The function P.V.create_client does not contact the portmapper to find out the internet port; you must already know the port and pass it as connector argument (see Rpc_client for details).

You could have also invoked add in an asynchronous way by using P.V.add'async. This function does not wait until the result of the RPC call arrives; it returns immediately. When the result value has been received, the function passed as third argument is called back, and can process the value. An application of asynchronous calls is to invoke two remote procedures at the same time:

let esys = Unixqueue.create_event_system() in
let client1 = Calculator_clnt.P.V.create_portmapped_client 
                ~esys:esys "moon" Rpc.Tcp in
let client2 = Calculator_clnt.P.V.create_portmapped_client 
                ~esys:esys "mars" Rpc.Tcp in
let got_answer1 get_value =
  let v = get_value() in
  print_endline "moon has replied!"; ... in
let got_answer2 get_value =
  let v = get_value() in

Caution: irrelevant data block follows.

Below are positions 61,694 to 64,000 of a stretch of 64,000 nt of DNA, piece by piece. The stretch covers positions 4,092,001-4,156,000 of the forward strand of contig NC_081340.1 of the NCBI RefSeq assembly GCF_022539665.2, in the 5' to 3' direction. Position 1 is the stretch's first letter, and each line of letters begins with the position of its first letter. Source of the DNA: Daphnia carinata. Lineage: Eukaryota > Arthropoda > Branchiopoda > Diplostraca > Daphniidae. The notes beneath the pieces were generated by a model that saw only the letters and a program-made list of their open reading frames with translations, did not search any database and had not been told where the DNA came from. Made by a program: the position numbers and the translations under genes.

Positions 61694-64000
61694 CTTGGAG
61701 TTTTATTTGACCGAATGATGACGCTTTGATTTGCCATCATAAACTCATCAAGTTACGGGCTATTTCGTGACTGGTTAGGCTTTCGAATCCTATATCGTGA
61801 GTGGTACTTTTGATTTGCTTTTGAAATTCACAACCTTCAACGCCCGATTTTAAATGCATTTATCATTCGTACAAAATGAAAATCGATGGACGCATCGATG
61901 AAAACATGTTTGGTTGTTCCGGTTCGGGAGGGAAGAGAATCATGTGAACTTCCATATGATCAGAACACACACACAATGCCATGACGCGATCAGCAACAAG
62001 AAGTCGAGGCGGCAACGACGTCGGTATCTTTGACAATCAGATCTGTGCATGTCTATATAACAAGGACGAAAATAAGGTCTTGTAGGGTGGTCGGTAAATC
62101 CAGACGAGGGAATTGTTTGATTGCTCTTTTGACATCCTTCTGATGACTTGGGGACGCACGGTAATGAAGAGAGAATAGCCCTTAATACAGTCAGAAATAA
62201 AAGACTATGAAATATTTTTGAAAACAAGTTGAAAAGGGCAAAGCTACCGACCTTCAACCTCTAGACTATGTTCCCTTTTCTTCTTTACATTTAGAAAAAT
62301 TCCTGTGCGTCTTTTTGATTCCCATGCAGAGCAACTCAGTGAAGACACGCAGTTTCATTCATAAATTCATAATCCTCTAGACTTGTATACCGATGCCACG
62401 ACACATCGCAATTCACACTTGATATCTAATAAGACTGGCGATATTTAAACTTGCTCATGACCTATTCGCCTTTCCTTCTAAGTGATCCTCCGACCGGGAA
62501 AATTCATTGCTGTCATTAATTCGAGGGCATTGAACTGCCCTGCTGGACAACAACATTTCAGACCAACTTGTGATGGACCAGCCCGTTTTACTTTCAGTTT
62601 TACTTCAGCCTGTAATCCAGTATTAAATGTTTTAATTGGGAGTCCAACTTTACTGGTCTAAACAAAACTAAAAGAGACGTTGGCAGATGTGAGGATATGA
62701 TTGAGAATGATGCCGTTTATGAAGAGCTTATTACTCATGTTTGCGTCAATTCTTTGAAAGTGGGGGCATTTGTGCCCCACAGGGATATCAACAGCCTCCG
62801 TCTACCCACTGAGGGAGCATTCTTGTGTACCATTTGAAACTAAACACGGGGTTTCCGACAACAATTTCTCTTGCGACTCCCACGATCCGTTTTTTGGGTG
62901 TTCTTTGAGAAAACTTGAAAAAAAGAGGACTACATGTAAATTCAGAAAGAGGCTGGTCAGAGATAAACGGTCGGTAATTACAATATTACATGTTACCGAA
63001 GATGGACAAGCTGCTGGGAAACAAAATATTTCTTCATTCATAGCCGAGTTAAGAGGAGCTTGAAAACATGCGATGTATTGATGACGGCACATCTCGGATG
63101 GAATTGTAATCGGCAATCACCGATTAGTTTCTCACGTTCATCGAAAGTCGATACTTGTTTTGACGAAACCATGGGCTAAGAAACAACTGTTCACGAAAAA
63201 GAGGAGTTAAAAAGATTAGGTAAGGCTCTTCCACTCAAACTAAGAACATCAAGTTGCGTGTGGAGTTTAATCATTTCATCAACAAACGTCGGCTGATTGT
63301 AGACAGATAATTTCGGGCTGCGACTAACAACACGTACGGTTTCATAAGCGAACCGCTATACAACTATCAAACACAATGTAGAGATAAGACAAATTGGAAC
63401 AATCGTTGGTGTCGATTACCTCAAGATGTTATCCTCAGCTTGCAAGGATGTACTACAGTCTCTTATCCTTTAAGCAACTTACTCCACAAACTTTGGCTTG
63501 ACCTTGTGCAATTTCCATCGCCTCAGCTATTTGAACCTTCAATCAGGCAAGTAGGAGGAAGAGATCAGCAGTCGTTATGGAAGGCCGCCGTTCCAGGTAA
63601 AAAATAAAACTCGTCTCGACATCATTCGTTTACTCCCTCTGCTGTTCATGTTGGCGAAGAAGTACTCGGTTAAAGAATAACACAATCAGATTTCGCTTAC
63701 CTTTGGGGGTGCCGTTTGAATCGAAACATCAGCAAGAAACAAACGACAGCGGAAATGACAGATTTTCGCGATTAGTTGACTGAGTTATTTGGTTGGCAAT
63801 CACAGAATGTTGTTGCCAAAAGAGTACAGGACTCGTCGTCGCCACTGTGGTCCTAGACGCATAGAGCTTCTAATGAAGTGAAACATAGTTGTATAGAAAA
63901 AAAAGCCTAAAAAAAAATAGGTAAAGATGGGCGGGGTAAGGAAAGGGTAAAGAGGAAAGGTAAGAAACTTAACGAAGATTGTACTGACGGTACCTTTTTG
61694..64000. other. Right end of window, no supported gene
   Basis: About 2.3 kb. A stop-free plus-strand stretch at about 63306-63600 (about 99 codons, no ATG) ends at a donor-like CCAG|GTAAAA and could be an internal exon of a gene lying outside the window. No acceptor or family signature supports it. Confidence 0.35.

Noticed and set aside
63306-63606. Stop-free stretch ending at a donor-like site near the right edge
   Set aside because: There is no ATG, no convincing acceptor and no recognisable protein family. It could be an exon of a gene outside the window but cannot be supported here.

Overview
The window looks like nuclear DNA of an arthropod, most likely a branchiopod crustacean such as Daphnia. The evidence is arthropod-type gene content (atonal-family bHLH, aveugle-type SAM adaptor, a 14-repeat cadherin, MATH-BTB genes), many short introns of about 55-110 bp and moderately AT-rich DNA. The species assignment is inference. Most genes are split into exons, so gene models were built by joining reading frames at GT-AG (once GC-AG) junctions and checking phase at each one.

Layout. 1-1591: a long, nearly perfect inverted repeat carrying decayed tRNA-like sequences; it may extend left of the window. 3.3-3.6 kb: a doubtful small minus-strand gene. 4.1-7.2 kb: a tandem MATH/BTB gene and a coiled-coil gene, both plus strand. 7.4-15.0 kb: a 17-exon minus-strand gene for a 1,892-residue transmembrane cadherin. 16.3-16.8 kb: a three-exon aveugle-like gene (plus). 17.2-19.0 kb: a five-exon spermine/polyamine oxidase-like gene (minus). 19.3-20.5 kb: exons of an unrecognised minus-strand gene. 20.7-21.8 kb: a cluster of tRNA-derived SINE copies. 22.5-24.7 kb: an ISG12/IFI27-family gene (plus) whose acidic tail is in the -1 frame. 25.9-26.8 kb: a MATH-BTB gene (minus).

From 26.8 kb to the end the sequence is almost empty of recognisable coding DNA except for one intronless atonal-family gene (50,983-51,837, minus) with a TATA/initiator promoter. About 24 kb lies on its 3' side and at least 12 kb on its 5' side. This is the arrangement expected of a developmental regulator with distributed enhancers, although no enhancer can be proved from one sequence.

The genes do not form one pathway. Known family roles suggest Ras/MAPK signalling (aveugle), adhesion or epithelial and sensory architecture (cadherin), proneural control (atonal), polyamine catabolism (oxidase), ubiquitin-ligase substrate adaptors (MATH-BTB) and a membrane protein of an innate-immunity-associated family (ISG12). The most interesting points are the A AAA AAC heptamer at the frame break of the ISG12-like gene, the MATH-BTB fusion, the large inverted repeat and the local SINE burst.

print_endline "mars has replied!"; ... in
Calculator_clnt.P.V.add'async client1 (m1,m2) got_answer1;
Calculator_clnt.P.V.add'async client2 (m3,m4) got_answer1; esys

Here, the two clients can coexist because they share the same event system (see the Unixqueue module); this system manages it that every network event on the connection to "moon" will be forwarded to client1 and that the network events on the connection to "mars" will be forwarded to client2. The add'async calls do not block; they only register themselves with the event system and return immediately. starts the event system: The XDR-encoded values (m1,m2) are sent to "moon", and (m3,m4) to "mars"; replies are recorded. Once the reply of "moon" is complete, got_answer1 is called; once the reply of "mars" has been fully received, got_answer2 is called. These functions can now query the received values by invoking get_value; note that get_value will either return the value or raise an exception if something went wrong. When both answers have been received and processed, will return.